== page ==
Spot the difference?
Pixel editors such as Photoshop* run a task once, applying the changes to the pixels of the image itself. Each time you make another adjustment, it carries on from the current set of pixels. (That’s a generalization as you can use smart objects or adjustment layers, but let’s keep things simple for now, as these would also have performance implications.)
Lightroom, on the other hand, is a parametric editor. This means that every time you make an adjustment, it runs a series of text instructions. The more adjustments you make to the image, the more text instructions it has to run each time you make a change. The more complex the instructions, the longer they take to run. (Lightroom silently caches some editing stages to ease this issue, but again, let’s keep things simple.)
There are pros and cons to both options:
File Size – Lightroom’s text instructions are tiny, and since it doesn’t touch the original image pixels, you only have the text instructions and the original image file to store (plus backups, of course). In Photoshop, the edits are applied to the pixels, so you need to work on a copy of the photo, and if you start saving additional layers, the file size can balloon even further. Winner – Lightroom.
Changing Edits – If you make an edit one day in Lightroom, and change your mind the next day, you can simply move the slider back. No pixels were harmed in the process. In Photoshop, on the other hand, you either have to start all over again from the original, or if the change isn’t too huge, you may be able to tweak the edited file, albeit with a lower quality result. (Or if you were really sensible, you may have used layers in Photoshop, at the cost of a larger file.) Winner – Lightroom.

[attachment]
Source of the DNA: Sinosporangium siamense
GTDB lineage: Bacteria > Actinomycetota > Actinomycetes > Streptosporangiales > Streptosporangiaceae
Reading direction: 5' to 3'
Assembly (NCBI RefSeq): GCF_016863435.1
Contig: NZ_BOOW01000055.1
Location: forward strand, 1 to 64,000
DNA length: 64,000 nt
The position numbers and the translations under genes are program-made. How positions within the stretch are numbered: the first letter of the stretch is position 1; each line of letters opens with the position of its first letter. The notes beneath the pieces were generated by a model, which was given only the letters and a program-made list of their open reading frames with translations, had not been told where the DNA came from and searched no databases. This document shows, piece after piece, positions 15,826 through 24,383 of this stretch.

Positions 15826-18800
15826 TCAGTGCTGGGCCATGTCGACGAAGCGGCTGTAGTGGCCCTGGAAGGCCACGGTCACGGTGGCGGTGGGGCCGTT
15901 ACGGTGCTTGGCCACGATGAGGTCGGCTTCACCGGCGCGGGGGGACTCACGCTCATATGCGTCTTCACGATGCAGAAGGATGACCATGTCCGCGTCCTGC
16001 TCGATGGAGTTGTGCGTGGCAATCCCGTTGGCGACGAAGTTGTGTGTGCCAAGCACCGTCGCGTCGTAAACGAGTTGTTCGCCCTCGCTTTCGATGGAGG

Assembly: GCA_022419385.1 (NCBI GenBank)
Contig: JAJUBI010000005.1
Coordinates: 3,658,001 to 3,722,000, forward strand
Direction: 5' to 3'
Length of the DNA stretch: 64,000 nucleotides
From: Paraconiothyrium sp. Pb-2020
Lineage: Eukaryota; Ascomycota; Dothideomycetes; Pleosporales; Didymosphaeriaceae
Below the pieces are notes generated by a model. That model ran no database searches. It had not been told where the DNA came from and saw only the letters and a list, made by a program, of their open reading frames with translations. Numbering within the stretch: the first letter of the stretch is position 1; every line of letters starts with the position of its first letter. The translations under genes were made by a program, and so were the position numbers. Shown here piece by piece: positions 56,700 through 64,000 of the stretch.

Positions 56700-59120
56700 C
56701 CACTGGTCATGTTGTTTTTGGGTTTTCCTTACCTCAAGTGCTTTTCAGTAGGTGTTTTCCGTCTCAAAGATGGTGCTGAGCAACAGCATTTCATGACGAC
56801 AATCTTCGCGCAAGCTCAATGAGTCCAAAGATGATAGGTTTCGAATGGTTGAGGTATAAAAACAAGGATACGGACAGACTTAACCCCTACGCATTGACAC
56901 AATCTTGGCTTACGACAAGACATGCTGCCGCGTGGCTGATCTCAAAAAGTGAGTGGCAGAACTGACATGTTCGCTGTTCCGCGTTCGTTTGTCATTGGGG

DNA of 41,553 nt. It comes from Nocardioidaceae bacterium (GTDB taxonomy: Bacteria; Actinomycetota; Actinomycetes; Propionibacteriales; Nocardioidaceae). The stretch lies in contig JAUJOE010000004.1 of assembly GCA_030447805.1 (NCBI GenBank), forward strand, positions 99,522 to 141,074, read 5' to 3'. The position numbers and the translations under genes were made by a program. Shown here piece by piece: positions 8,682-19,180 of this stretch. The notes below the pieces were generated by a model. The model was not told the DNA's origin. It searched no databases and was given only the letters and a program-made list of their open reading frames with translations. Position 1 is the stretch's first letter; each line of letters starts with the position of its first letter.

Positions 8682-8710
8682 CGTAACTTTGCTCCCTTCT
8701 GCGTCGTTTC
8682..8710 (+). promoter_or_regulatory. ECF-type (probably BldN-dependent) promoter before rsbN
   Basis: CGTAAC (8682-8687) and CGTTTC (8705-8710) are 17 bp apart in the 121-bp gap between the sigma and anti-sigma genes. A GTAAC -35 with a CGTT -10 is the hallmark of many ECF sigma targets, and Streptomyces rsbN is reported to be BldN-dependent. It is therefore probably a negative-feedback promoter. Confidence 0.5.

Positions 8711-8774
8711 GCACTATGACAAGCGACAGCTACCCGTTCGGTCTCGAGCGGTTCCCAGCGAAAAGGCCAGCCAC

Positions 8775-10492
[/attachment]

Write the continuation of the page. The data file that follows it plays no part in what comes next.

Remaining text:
Quality – Photoshop applies adjustments in the order you make them. If you lighten a photo and then darken some areas of it, you can’t pull back the detail you’ve lost in that earlier step (without layers, etc.). Lightroom has the advantage of working on the raw data and silently applies the edits in the optimum order when exporting, with a higher quality result. Winner – Lightroom.
Speed – As we’ve seen, Lightroom has to constantly re-run text instructions, whereas Photoshop applies them immediately and directly to the pixels. For global edits, that’s not too noticeable, but Lightroom can start to drag when using multiple local adjustments and retouching multiple spots. For this reason, pixel editors such as Photoshop and Elements are still better suited to more detailed retouching. On the other hand, when you’re doing global edits to a large number of photos, Lightroom is far quicker than opening each of the photos in Photoshop. Winner – for editing lots of photos, Lightroom wins, but for detailed local edits, Photoshop wins.
It’s simply a case of understanding their strengths and weaknesses. For editing most of your photos, Lightroom wins hands-down. For building complex local adjustment masks, doing detailed retouching or even removing numerous dust spots from scans, Photoshop is still the better tool for the job.
* In this context, we’re referring to Photoshop itself, as an example of a pixel editor. The ACR plug-in uses non-destructive editing principles like Lightroom.
Next week, let’s debunk some Lightroom performance myths.